A raging torrent with current running at well over 10 knots  is hurled into the open ocean of Palliser bay and head butts the ocean swell. The result is for seals only. Just one though, was having the time of its life frolicking in the turmoil.

Martinborough is a charmer. A bit of a stroll along the river, a purchase of what turned out to be the biggest meatiest hogget neck chops (from a real Butcher) and a couple of bottles of local Pinot Noir  and off  to Carterton where there is a couple of small but very lovely reserves with quite old trees. Old trees in these farmed areas are not usual so it was with a little bit of awe we gazed at these Kahikatea and Rimu and mentally thanked the people who were the instigators of creating such reserves.

Our van at Errols.

We enjoyed an extravagant,(for us) very superior meat pie at Mirrabells in Carterton, don’t miss it if you are in the  town. It is quite a lovely cafĂ©.
Castle Point Light
By this time the weather had turned pretty sulky but Castle Point and Tinui were on the visit list.

Tinui is where the first Anzac service was held in New Zealand and we had a stop over with Keith and Boo just 6ks from there. It’s really nice to have human contact when travelling as it can be quite insular in a Campervan.
Castle Point on arrival was, well, not conducive to walking to the lighthouse so we ate lunch in the van watching two surfers enjoying the waves and then headed for the campground. Plugged in so we could run the heater and keep warm we watched the scrappy day go by, waves showing their heads over the rocks out by the lighthouse and reading our books.
Sunday morning dawn was windless and just right for a jaunt out to the lighthouse.
Snowy hills between Taihape and Ohakune
The sea had calmed down somewhat but it was not safe to go walking those rocks south of the lighthouse where there was a plaque in memory of those who had in the past. We did get to the lighthouse as that area was quite safe but on looking South we could see our morning was about to deteriorate and headed back to the van and as we drove out the black squall rolled over us and the snow covered hills. Driving through snow flurries, it was quite magic.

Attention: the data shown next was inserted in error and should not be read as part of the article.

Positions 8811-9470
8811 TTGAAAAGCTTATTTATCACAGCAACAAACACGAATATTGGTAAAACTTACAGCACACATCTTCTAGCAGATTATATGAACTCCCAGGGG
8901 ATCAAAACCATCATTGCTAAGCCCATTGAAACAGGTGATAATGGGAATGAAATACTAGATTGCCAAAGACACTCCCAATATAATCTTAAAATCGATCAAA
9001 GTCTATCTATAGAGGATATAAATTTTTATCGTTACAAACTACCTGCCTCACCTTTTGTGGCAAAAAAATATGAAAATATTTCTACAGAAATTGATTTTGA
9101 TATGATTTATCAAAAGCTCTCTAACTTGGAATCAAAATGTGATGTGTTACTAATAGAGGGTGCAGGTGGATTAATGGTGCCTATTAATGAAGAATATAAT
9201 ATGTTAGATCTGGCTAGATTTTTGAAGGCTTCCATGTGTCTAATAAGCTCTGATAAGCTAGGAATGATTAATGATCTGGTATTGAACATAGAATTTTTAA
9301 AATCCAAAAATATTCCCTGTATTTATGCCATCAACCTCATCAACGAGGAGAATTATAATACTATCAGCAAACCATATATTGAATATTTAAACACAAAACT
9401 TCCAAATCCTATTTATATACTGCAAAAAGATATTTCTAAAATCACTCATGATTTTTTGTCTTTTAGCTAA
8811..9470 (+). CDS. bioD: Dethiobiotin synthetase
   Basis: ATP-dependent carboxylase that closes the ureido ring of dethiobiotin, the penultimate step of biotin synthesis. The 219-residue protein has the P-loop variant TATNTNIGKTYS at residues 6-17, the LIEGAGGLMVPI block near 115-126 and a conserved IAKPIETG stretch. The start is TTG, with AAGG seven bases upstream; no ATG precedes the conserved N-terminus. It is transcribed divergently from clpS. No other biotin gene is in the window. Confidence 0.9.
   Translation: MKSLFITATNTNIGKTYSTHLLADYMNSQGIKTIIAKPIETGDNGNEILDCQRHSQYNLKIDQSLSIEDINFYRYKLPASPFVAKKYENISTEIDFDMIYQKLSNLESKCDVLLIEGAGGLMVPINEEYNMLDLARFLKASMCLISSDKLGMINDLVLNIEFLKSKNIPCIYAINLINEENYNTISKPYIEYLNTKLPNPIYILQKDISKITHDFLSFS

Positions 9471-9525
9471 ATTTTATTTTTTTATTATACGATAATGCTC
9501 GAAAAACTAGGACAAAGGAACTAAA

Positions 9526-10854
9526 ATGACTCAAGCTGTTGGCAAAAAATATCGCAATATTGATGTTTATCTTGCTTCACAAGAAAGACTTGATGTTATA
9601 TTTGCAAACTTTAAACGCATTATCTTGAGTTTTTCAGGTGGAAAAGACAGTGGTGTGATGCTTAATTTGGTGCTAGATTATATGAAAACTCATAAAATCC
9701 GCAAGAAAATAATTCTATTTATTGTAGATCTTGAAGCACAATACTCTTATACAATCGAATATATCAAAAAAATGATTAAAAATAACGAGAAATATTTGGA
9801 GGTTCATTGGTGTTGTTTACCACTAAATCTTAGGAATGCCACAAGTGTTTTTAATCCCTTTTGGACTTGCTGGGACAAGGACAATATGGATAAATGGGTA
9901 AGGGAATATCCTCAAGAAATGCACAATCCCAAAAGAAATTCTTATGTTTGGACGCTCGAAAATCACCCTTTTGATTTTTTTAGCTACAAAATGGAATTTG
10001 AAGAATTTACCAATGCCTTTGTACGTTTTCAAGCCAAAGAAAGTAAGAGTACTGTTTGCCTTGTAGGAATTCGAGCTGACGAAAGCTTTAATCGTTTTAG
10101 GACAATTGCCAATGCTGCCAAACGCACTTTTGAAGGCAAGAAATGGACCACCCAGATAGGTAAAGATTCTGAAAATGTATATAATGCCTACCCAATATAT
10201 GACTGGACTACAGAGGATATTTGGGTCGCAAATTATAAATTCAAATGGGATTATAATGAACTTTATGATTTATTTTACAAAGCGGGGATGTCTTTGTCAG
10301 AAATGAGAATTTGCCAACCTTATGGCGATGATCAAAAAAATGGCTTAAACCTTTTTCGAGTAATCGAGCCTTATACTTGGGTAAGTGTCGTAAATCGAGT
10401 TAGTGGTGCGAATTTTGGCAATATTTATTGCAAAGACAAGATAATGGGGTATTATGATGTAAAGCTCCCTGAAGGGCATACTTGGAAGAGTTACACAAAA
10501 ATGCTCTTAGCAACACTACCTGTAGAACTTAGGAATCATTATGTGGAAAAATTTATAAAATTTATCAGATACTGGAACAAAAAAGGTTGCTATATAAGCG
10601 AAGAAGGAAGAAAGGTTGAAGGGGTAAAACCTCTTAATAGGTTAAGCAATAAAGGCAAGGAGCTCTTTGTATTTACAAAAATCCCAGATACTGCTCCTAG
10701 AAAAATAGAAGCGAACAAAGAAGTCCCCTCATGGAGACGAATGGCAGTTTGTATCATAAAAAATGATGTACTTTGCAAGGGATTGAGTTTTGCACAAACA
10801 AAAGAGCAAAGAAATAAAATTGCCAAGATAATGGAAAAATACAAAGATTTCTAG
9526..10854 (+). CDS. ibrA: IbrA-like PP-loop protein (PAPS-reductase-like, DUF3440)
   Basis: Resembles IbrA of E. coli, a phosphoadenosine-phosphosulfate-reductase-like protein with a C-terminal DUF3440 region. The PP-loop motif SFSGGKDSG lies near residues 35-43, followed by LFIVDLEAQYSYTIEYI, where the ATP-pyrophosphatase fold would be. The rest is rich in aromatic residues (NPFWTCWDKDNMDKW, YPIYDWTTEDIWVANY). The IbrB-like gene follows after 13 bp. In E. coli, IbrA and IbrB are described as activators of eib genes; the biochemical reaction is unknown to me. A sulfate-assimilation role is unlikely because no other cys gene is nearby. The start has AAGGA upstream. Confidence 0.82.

The hills had snow capping them and that was pretty much the scene to Taihape.
From Taihape to Ohakune snow covered the farmland to the road. Driving though falling snow we go into the Ohakune Top Ten campground and plugged in. I have a feeling the roads were closing behind us.

Monday was a tight blue sky and the place was white. We walked a bush walk just on the outskirts of Ohakune on the way up to the ski fields great old Rimu trees another very good example of old growth, with snow right to the forest floor.
Ohakune bush walk in a snowy winter wonderland
A stop over in Otorohanga to check out the Kiwi House and other birds. We were not disappointed with the residents especially the Great Spotted Kiwi. What a feisty bird she is. Feeding time at 1.30pm is not to be missed. A display of aggression towards the keeper who was doing the feeding had the kids and adults laughing and probably having a change of attitude towards our national bird. With the beak holding onto the keepers trousers and kicking the gumboot, she was certainly telling that keeper not to hang around. It was quite a perfect end to our sojourn south.

Saturday, 6 August 2011

Is it really spring?

Borage and bee
It seems that we have had winter. Before and during our holiday in July it was cold and wet. Could happen again before spring really sets in. Today was warm and sunny.

I reckon spring is here now. The Mingimingi in flower smells wonderful. Hangehange and Coprosma are starting to flower.
Borage, Herb Robert and Heather are all blooming. The Arum lilies are in full bloom. Manuka has started its bloom early. It never really stopped this year. Next, it will be Kowhai and Clematis. They should be flowering already. It will take a trip too Tutukaka to find out. Green Hooded Orchids have nearly finished but Onion and Leek Orchids are still coming on. The Kauri seeds I planted are now 50mm high.
Fantail on the compost bin
  There is always something happening. Amongst all this Tui has taken over the bird feeding trough. Fantail, when he sees us, demands the opening of the compost bin lid for an easy meal. Chaffinch likes the open compost bin too. Bees are putting in a full day that begins with Thrush and Matata doing their song and ends with dusk.